As shown in FIG. 3, the throttle assembly 16 includes internal flange 14c and throttle chute 30 which is integral with internal flange 14c and extends upward into main body 12 at an acute angle. Internal flange 14c and throttle chute 30 encircle fire chamber 19. A ceramic insulator 32 is attached to the inner surface of throttle chute 30 to protect throttle chute 30 and directs the fire into the throttle chamber 19.
The throttle assembly 16, shown in FIG. 3, accelerates expelled energies of a fire through a vertically decreasing area. The angle of throttle assembly 16 is 18°, in the preferred embodiment, and permits the foundation of a high pressure area within throttle chamber 19 which is encompassed by throttle assembly 16. This high pressure formation causes the fire to burn at an increased rate. The increased burning rate requiring an increase of ambient air in the throttle chamber 19, but ambient air available is diminished by the underlying flange assembly 14. Connected at the top of wall 12 is a ceramic cap deflector 34 which redirects the expelled energies of the fire from throttle chamber 19 outward and downward into the oil collection chamber 18. Ceramic cap deflector 34 extends downwardly at an acute angle from the top of wall 12 and encircles an expansion chamber 36. In the preferred embodiment, the creamic cap deflector's walls form an 18° angle vertical line. The expansion chamber 36 permits expansion due to the heat generated by the fire consumption of the expelled energies. Ceramic apex insulator 38 located along the inner surface of wall 12, as shown in FIG. 3, allows for the direction of the expelled energies in a controlled and designed manner, while insuring minimal damage to the main body 12.
Expelled energy and oil of the fire deflected by ceramic cap deflector 34 and apex insulator 38 is channeled by velocity diffusion bars 40, shown in FIG. 3. Diffusion bars 40 are one inch diameter steel bars which diffuse and absorb expelled energies of the oil well fire allowing the unburnt oil to accumulate in the collection chamber 18. The reservoir of unburnt oil ascends upward of the device in a controlled manner due to the placement of velocity diffusion plates 42. These plates 42 encircle the throttle chute 16 and restrict backwash of oil directly into the collection chamber. The adaptation of an affixed lip 44 at 90° to the diffusion plate 42 helps prevent the backwash of oil collecting in the collection chamber 18.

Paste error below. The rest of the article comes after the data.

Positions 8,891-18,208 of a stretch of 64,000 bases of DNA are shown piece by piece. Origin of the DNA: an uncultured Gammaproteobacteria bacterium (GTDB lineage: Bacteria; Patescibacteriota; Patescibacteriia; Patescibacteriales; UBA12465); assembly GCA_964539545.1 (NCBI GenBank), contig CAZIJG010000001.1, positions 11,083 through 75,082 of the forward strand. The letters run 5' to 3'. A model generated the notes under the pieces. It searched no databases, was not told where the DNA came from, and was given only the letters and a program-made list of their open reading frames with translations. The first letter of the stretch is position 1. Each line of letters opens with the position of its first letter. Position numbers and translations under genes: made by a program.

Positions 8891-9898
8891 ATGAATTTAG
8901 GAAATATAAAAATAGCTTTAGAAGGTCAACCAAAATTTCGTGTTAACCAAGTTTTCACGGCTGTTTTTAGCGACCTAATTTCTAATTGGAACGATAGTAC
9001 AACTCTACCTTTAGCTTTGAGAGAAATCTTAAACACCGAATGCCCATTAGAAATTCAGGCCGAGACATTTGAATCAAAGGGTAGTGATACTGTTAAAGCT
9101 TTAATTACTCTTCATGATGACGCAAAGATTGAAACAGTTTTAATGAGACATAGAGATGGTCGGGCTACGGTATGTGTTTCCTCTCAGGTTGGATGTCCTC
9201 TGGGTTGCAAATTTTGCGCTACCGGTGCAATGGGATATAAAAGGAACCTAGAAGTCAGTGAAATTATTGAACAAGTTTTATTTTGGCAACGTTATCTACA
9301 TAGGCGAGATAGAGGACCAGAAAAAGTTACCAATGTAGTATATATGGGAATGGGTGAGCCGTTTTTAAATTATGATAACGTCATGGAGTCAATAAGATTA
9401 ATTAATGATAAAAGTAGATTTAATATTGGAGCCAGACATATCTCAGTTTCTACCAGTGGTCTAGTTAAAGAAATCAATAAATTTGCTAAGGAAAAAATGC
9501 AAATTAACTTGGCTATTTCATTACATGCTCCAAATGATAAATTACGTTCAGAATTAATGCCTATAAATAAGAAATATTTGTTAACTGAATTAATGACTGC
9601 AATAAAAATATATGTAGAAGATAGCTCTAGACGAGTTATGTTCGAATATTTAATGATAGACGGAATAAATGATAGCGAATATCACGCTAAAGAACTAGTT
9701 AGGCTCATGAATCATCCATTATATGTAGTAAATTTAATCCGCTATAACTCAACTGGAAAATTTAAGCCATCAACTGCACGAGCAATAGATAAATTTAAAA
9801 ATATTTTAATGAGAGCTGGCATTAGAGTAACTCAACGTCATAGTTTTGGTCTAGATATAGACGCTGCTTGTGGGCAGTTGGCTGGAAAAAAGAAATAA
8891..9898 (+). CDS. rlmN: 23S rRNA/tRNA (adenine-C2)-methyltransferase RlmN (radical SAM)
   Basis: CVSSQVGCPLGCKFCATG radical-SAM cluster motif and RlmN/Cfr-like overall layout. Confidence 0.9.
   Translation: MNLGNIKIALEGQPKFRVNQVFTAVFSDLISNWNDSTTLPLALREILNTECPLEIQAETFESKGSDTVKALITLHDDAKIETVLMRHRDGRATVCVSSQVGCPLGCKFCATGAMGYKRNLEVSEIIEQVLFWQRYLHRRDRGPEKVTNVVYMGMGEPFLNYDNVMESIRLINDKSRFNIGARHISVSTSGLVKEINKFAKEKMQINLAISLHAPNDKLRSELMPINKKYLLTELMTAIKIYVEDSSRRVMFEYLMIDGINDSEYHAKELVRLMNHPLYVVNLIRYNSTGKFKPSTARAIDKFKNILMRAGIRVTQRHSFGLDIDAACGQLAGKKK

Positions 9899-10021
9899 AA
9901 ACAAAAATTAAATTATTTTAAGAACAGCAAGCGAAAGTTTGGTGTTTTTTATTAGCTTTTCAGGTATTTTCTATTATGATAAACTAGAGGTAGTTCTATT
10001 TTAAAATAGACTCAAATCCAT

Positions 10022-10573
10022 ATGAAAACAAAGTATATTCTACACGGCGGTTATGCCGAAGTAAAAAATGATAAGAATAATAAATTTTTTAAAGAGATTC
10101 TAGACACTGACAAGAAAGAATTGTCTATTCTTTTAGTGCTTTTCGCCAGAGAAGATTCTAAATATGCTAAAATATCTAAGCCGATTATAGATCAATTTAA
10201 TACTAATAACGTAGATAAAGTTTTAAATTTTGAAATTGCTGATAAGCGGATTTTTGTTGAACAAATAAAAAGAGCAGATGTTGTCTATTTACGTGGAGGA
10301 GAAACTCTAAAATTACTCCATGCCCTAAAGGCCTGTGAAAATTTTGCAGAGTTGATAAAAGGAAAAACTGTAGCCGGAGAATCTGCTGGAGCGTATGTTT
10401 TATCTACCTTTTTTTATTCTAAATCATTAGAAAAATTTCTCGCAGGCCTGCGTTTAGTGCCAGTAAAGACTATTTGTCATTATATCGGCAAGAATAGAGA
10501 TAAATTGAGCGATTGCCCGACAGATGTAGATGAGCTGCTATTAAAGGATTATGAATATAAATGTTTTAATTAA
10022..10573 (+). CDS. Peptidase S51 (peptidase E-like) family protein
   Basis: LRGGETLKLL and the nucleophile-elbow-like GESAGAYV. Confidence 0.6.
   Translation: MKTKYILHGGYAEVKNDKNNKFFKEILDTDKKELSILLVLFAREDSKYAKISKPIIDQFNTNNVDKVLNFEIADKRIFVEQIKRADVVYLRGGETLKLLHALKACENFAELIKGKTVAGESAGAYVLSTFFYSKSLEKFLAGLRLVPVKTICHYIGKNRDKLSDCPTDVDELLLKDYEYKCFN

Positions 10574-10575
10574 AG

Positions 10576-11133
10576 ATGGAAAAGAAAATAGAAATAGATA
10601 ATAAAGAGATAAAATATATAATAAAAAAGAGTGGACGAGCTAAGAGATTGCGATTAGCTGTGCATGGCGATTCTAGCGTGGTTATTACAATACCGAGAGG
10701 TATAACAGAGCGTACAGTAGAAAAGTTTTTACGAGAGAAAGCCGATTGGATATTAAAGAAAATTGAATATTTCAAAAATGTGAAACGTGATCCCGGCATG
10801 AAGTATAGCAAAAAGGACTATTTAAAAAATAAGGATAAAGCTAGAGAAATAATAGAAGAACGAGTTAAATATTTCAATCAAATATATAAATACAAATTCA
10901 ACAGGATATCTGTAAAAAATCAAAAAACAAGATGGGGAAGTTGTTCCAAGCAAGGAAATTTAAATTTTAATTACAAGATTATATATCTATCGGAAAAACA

Accumulated unburnt oil collects in collection chamber 18 and displaces into the throttle chamber 18, replacing the consumed chamber ambient air. This designed action presents space and volume constrictions to the oil well fire, thus extinguishing the flame by suffocation and drowning. The damming effect of the internal flange assembly 14 permits pooling of unburnt oil until an eventual overflow within the main body or throttle chamber is affected.
Although one detailed embodiment of the invention is illustrated in the drawings and previously described in detail, this invention contemplates any configuration and design of components which will accomplish the equivalent result. This invention could be designed with a pyramid or box shape and provide an identical fire extinguishing result.
|Cited Patent||Filing date||Publication date||Applicant||Title|
|US739377 *||Oct 9, 1902||Sep 22, 1903||Frank N Bell||Device for extinguishing burning oil-wells and for collecting oil therefrom.|
|US1807498 *||Feb 12, 1929||May 26, 1931||Teed Lue A||Well capping device|
|US1857788 *||Dec 26, 1928||May 10, 1932||Murphy John S||Method and apparatus for extinguishing gas and oil well fires|
|US1859606 *||Apr 9, 1931||May 24, 1932||Fredrick Sievern||Oil saving dome|
|US3463227 *||Aug 4, 1967||Aug 26, 1969||Smith Alonzo L||Fire arrester for a petroleum well|
|US3664429 *||Jun 7, 1971||May 23, 1972||Jones Eugene G||Apparatus for preventing pollution from offshore oil wells|
|DD83947A *||Title not available|
|Citing Patent||Filing date||Publication date||Applicant||Title|
|US5238071 *||Oct 10, 1991||Aug 24, 1993||Simpson Harold G||Oil well fire snuffer|
|US9540907||Aug 28, 2014||Jan 10, 2017||Jaco du Plessis||In-line fire control system for a hydrocarbon fluid stream|
|WO1995003853A1 *||Aug 3, 1993||Feb 9, 1995||Simpson Harold G||Oil well fire snuffer|
|U.S. Classification||169/46, 169/69, 169/52, 169/49|
|International Classification||A62C3/06, E21B35/00|
|Cooperative Classification||A62C3/06, E21B35/00|
|European Classification||E21B35/00, A62C3/06|
|Aug 28, 1995||FPAY||Fee payment|
Year of fee payment: 4
|Aug 25, 1999||FPAY||Fee payment|
Year of fee payment: 8
|Nov 5, 2003||REMI||Maintenance fee reminder mailed|
|Apr 21, 2004||LAPS||Lapse for failure to pay maintenance fees|
|Jun 15, 2004||FP||Expired due to failure to pay maintenance fee|
Effective date: 20040421